It was all so
different 25 years ago. Only three organisations had special concerts in
December: the Music Academy, the Tamil Isai Sangam, and the Indian Fine Arts
Society. Unlike the other sabhas, these three offered performances only during
what they called the music festival in December and had no monthly programmes
for members. Musicians considered it a privilege to feature in these
The most prestigious of the three was, and still is, the Music Academy, now in its 86th year. Founded in 1928 with the sole objective of promoting music and culture, it was a follow-up to the music festival organised as part of the All India Congress Committee conference in Chennai in the previous year.
The Music Academy’s performances feature the most popular and senior artistes, but it also encourages younger talent. It conducts research on ragams, analyses musical forms, debates the different gharanas, and publishes the findings in its journal. It also conducts music workshops for aspiring musicians.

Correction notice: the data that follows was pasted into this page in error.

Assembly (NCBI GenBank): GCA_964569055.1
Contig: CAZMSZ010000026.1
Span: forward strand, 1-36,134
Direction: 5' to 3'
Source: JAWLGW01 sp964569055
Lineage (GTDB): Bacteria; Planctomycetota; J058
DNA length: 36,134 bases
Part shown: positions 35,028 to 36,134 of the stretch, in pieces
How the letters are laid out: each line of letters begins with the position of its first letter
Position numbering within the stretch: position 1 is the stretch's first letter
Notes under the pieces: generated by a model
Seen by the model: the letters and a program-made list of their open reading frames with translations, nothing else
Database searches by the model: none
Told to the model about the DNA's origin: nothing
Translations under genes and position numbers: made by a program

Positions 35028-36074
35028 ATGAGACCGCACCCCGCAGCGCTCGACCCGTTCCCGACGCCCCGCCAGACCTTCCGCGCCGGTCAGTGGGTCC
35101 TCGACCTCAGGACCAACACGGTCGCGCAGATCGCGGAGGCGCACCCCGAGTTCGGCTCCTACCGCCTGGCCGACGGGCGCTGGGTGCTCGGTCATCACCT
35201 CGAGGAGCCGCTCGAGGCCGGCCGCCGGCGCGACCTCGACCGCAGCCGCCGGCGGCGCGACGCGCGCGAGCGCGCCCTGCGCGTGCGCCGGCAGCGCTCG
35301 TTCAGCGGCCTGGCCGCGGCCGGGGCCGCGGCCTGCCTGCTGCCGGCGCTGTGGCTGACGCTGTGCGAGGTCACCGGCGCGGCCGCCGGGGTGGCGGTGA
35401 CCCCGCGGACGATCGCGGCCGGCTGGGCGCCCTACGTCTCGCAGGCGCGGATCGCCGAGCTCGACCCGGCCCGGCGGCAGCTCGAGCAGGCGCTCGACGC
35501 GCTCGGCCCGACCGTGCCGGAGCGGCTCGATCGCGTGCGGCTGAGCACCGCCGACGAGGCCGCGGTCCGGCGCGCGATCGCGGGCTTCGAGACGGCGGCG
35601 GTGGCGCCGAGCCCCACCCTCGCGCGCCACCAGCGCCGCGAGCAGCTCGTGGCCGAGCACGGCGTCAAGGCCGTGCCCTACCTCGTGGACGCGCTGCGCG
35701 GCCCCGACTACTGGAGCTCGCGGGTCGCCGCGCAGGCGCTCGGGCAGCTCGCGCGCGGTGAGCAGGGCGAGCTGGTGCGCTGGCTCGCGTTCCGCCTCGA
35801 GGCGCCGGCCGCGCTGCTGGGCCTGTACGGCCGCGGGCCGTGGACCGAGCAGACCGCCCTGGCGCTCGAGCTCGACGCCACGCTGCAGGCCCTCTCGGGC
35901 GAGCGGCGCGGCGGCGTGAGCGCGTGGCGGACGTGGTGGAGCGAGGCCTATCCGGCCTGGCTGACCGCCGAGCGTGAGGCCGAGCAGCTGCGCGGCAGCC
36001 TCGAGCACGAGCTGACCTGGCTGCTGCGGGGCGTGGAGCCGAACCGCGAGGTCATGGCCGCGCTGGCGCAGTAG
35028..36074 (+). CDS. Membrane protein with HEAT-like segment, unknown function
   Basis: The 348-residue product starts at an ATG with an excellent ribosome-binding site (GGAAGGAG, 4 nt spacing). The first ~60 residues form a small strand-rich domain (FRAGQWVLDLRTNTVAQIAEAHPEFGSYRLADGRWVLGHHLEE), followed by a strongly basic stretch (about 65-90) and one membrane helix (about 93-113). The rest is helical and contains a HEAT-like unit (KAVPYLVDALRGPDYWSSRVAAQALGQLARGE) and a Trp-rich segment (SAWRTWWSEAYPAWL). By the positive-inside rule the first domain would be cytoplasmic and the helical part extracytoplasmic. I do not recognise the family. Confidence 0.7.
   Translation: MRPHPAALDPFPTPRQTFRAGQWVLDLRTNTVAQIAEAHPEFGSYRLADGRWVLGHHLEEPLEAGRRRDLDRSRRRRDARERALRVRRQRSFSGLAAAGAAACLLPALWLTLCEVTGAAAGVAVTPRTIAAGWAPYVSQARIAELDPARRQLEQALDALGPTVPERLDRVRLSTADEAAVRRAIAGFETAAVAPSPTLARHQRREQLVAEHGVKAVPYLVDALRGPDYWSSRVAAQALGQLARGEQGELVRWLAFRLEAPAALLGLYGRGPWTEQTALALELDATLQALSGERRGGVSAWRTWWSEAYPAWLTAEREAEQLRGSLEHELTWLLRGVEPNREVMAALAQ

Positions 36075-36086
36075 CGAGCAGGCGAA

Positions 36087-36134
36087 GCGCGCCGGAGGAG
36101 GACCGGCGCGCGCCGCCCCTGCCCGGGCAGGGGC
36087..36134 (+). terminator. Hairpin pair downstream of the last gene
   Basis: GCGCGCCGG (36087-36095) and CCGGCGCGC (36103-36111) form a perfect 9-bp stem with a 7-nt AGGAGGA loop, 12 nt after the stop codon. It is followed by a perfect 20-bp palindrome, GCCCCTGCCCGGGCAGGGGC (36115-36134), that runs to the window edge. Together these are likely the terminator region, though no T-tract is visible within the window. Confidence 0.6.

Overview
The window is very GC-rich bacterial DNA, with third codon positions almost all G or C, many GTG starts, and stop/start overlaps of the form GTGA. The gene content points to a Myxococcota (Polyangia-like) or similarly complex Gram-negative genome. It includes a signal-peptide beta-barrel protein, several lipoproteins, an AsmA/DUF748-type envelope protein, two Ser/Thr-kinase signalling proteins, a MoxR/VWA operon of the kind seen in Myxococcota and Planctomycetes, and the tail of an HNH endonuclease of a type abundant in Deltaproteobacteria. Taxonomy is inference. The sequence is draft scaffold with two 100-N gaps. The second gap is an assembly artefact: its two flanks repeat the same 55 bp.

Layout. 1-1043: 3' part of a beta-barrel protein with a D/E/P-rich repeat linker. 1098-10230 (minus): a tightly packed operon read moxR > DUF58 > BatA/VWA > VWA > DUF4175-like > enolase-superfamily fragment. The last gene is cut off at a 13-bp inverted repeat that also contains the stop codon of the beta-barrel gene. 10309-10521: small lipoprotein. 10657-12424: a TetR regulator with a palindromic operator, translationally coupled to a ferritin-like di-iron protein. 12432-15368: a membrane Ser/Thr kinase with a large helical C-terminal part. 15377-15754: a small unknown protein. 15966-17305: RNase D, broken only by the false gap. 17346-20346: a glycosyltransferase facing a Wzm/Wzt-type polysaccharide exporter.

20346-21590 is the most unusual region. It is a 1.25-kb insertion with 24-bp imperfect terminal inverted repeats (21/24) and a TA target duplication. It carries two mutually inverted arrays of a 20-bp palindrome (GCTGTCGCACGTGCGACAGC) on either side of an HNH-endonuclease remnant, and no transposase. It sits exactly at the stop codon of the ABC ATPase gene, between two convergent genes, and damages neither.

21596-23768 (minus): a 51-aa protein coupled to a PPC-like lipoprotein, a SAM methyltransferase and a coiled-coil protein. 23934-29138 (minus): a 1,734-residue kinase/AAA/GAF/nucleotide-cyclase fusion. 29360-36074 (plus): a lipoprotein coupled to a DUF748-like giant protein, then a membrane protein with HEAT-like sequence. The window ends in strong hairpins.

The annual music festival was once held in a school. Today, it is hosted in a hall of its own named after its great patron, former Union finance minister T. T. Krishnamachari. Its acoustics are among the best in the country with state-of-the-art sound systems. Connoisseurs believe an artiste gives his or her best only at the Academy.